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Gold Coast

Wednesday, May 3 2000
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Some anonymous sage once noted that San Francisco, like any great city, isn't a homogenous municipality at all: It's a collection of small towns, each with an ambience and sociocultural attitude that distinguishes it from the other 39 towns within the city limits. Some of these towns have remained the way they are for a century or so (Nob Hill's been, well, Nob Hill since the 1870s), others have evolved (the Mission's gone from Irish enclave to Latino precinct to hipster's haven in just 50 years). These neighborhoods are so distinct, so singular, uttering their names conjures up certain flashcard associations that just might be sensually accurate: Sunset = fog, Haight-Ashbury = clove cigarettes, Sea Cliff = the sound of jingling currency.

But oftentimes it's the sense of taste that distinguishes one district from another, with a neighborhood's restaurants saying at least as much about its character as its bookstores and corner saloons. Is there anything more casually Good Life than Cow Hollow's three-block stretch of Balboa, Betelnut, and Bugatti's? More espresso-fueled Old World than North Beach's Il Pollaio, L'Osteria, and Mario's? More schizoid-delectable than the Mission's cell phone-friendly Bruno's, Flying Saucer, and Slanted Door -- so close to earthy La Taqueria, Los Jarritos, and El Farolito?

The Financial District is a good case in point: Its entire reason for existence is indicated by its name, with its restaurants catering to the denizens of those omnipotent beehives that teem with humanity by day and stand, dark and empty, through the night. As a result, the surrounding eateries are mobbed at noon, the traditional hour for protein-fueled power parlays; again at dusk, when the stresses of masterminding the nation's economic meanderings demand a post-vocational scotch and soda; and less so into the evening, when the overworked struggle in for some basic sustenance before heading home.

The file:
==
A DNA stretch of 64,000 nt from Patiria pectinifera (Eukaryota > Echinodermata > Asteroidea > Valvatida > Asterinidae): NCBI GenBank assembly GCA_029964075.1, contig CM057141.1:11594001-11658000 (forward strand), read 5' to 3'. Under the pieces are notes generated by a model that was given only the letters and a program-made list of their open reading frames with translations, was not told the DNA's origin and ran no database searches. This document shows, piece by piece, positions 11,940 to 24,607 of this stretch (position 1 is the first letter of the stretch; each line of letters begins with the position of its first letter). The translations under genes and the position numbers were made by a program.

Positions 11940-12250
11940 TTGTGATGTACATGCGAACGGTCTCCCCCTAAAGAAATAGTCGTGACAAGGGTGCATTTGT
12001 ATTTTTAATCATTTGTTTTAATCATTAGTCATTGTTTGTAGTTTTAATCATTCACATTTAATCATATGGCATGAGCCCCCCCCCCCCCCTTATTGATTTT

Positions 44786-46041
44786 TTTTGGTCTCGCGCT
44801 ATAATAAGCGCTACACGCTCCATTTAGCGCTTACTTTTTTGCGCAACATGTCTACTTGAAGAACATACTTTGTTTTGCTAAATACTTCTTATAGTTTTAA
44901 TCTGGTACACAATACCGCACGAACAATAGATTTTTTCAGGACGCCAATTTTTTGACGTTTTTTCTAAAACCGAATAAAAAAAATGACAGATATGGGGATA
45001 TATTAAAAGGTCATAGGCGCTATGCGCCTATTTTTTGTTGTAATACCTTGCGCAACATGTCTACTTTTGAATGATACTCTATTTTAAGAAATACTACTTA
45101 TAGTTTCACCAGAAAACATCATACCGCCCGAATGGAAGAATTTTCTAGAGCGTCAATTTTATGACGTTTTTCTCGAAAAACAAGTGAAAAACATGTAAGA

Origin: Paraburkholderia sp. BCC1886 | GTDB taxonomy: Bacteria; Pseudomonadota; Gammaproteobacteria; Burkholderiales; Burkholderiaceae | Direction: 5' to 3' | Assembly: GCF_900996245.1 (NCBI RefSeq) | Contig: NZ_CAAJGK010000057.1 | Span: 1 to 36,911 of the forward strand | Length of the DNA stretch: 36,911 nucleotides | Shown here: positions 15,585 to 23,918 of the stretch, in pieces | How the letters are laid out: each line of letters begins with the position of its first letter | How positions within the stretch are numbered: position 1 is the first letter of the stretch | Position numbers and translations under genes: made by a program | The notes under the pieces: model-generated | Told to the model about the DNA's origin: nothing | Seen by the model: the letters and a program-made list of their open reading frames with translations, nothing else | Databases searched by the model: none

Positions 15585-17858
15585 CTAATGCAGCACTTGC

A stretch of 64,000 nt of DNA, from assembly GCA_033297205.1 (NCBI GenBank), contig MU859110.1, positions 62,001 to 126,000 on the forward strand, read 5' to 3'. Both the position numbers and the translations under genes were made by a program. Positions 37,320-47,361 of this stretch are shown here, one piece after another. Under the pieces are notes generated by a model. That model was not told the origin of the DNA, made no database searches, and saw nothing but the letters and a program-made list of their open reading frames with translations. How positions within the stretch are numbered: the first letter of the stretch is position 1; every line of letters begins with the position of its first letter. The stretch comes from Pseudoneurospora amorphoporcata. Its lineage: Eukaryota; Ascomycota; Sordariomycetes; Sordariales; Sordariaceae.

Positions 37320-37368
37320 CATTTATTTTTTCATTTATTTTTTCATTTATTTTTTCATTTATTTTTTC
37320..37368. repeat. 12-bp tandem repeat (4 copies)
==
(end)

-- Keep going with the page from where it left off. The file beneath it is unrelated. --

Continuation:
While other segments of the city's populace devote themselves to the practice of art and medicine and music and meditation, with a corresponding diet of mizuma and chardonnay, these foot soldiers of industry require more primitive fare to maintain that global-consortial bloodlust: red meat, hard liquor, and thick, fragrant cigars. There are many places tucked into the long shadows of Wall Street West where the junior executive can sip and gnaw with impunity: Alfred's, Morton's, Original Joe's, John's Grill, and, if you like your protein briny, Sam's and Tadich's. Most of these places have been around forever (especially the latter three, which date back, respectively, to 1908, 1867, and 1849), serving simple food and drink ideal to the goal-oriented gestalt of argonauts, speculators, and dot-commers across the ages.

The Gold Coast has the old-San Francisco steak 'n' saloon look down pat. There are the brick walls, the plank and marble floors, the brass coat hooks. There are the curtained mahogany booths in which you can lunch in power-broker privacy. There's the hand-carved mahogany bar complete with life-size Irving Sinclair oil painting of a reclining and undraped blonde. There's the upper floor common in such long-ago establishments, "respectable family restaurants on their lower floors," to quote 19th-century-high-life aficionado Lucius Beebe, "but devoted in their more elevated precincts to private apartments where captains of finance might bring ladies who were patently not members of their family circle." There are delightful accouterments from many phases of our local history: The bar's from the Palace's Pied Piper Room, the painting's from the old Domino Club, the very cool World War II-era phone booth just inside the entrance comes from the Presidio, and the daily specials are framed in a box that once hosted the Haight-Ashbury Post Office's 10 Most Wanted list. Back toward the restrooms are several fascinating mementos of the 1939 Treasure Island International Exposition, and vintage snapshots of frolicking movie stars hang alongside framed Vargas nymphs and tough guys like Hemingway and William Jennings Bryan. Despite the expanse, it's all very clubby and cozy, with Adolph Sutro likely to sweep in at any minute.